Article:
Perhaps it was his extra sensitivity that played havoc with his well-being and made him spooky, hearing and smelling things I couldn’t. But like the boy who cried wolf, he also threw in some frustrating false alarms. Or maybe he just perceived some things as personal threats and I, being a dull human, just didn’t understand.

I’ve tried to imagine the world as he saw it. What was it about a certain creek crossing on Baker Creek that always inspired terror? The trail there goes around a little hill, and off to the side are some cottonwood trees. We did see a bear there once, but Nikkolis wasn’t even there on that occasion; I was riding another horse. But something about that grove of cottonwood trees spooked him every time.

He made such a habit of these terror-stricken performances that my daughter and I jokingly made up “horrors” for those habitual spooks. We tried to match imagination with his. Perhaps there were bears in that cottonwood grove, but since we couldn’t see them, maybe they were hiding behind the trees. They would have to be very thin bears and quite agile — probably tall, thin bears that quickly sidled around the tree trunks as we rode by, keeping just out of our sight. Perhaps if we had stopped for a moment by the creek crossing we could even hear them growl!

Maybe the bears he saw were very thin, tall ones
that could hide behind the tree trunks, just out of sight.
But of course we couldn’t stop that long. Nikkolis might try to balk and not cross that creek, but since that didn’t work (I’d make him go across), he’d dance and prance through the crossing, ready to bolt, impatient to get far away from that terrifying place.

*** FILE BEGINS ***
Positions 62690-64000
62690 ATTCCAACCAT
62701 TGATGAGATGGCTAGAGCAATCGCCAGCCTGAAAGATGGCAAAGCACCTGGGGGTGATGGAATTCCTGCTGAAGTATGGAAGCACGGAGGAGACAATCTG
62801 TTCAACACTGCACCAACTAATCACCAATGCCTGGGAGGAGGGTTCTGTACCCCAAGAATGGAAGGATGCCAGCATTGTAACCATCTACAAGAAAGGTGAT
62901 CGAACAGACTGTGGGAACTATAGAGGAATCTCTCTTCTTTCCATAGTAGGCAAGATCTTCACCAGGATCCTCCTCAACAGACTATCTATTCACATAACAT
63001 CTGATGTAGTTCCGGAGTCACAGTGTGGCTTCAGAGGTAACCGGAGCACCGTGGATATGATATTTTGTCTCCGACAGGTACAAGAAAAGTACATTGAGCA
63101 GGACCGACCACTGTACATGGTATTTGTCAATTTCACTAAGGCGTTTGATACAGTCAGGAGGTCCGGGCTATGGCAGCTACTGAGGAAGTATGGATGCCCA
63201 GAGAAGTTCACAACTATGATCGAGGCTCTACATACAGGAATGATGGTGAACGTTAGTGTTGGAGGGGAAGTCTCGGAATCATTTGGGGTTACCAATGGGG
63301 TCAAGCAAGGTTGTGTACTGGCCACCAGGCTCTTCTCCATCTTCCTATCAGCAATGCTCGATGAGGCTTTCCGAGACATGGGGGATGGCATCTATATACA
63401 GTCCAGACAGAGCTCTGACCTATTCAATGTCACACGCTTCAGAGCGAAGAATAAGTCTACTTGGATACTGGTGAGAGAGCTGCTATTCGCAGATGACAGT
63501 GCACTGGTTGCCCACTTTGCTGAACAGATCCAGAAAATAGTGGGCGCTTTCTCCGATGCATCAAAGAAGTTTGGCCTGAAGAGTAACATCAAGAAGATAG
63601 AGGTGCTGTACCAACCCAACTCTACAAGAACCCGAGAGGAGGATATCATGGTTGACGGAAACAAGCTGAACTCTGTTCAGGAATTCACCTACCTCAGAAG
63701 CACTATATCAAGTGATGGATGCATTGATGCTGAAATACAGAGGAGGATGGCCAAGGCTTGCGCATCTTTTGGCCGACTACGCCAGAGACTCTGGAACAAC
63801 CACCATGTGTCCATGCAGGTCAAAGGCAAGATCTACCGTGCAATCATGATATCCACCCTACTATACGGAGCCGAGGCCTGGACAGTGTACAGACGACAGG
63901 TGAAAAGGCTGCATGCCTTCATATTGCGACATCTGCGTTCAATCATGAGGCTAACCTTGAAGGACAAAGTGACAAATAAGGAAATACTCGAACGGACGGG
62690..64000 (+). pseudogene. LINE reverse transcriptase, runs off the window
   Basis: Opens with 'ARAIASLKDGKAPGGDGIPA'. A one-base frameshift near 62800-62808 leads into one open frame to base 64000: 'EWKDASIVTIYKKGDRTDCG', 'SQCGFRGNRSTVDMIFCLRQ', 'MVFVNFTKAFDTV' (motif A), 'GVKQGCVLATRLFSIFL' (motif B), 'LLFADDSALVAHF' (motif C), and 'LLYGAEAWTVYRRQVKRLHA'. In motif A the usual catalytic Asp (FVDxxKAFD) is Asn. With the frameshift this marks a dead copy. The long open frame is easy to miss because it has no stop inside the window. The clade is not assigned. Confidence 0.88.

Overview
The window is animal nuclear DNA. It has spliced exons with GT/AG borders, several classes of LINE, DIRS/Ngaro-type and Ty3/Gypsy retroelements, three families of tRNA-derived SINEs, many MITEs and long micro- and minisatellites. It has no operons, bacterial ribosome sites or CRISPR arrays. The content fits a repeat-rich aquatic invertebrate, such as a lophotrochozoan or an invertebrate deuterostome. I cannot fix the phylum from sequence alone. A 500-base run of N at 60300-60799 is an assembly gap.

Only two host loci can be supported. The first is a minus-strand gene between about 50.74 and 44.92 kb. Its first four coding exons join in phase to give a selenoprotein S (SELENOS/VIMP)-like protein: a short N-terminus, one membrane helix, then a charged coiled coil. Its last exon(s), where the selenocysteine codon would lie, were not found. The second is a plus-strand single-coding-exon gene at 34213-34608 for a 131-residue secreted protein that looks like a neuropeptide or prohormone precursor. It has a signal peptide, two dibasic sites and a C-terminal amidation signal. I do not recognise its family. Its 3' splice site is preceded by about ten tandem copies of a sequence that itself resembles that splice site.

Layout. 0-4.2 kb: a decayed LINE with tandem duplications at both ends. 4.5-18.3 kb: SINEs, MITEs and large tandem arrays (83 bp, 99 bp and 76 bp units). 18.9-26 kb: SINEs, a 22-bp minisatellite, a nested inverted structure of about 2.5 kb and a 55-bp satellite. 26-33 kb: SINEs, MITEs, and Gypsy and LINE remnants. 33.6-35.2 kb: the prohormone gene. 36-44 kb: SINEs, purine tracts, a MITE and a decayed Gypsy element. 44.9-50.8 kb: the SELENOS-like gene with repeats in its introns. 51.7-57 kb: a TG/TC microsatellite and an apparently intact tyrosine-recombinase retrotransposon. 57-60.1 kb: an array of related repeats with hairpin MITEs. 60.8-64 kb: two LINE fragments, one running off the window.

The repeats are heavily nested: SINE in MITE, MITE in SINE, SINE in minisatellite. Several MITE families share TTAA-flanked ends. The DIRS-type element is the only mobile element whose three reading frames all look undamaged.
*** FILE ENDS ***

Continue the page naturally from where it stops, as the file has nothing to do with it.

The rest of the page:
Then there were the mud puddles. I never figured out what was so terrifying about mud puddles. If there was any possible way to walk around them rather than go through them (even to the point of being a contortionist) Nikkolis would manage to get around them and not muddy his feet. It was more than just a fetish about keeping his feet clean. There had to be an unseen ghastly horror lurking within that mud puddle, perhaps a slimy green alligator waiting with slavering jaws, ready to snap off any poor unsuspecting foot that inadvertently landed in that mud puddle. Nikkolis wasn’t taking any chances. No way was he going to let any hoof of his stray into that puddle!

Maybe there were dry crocodiles under the dry, cracked mud,
lying in wait to snap at any unsuspecting hoof that ventured close.

I could almost understand that little phobia. After all, there’s no way to tell how deep a mud puddle really is, and there might be a grotty, gruesome reptile lurking down there somewhere in the depths. I can sympathize; as a child I thought there might be monsters under the bed. If Nikkolis always wanted to make a scene at the mud puddles, I wasn’t going to be sadistic and always force him to walk through them. That was nearly impossible; unless the puddle was huge, he always managed to maneuver around it anyway, being so agile, even if I tried to aim him right through it.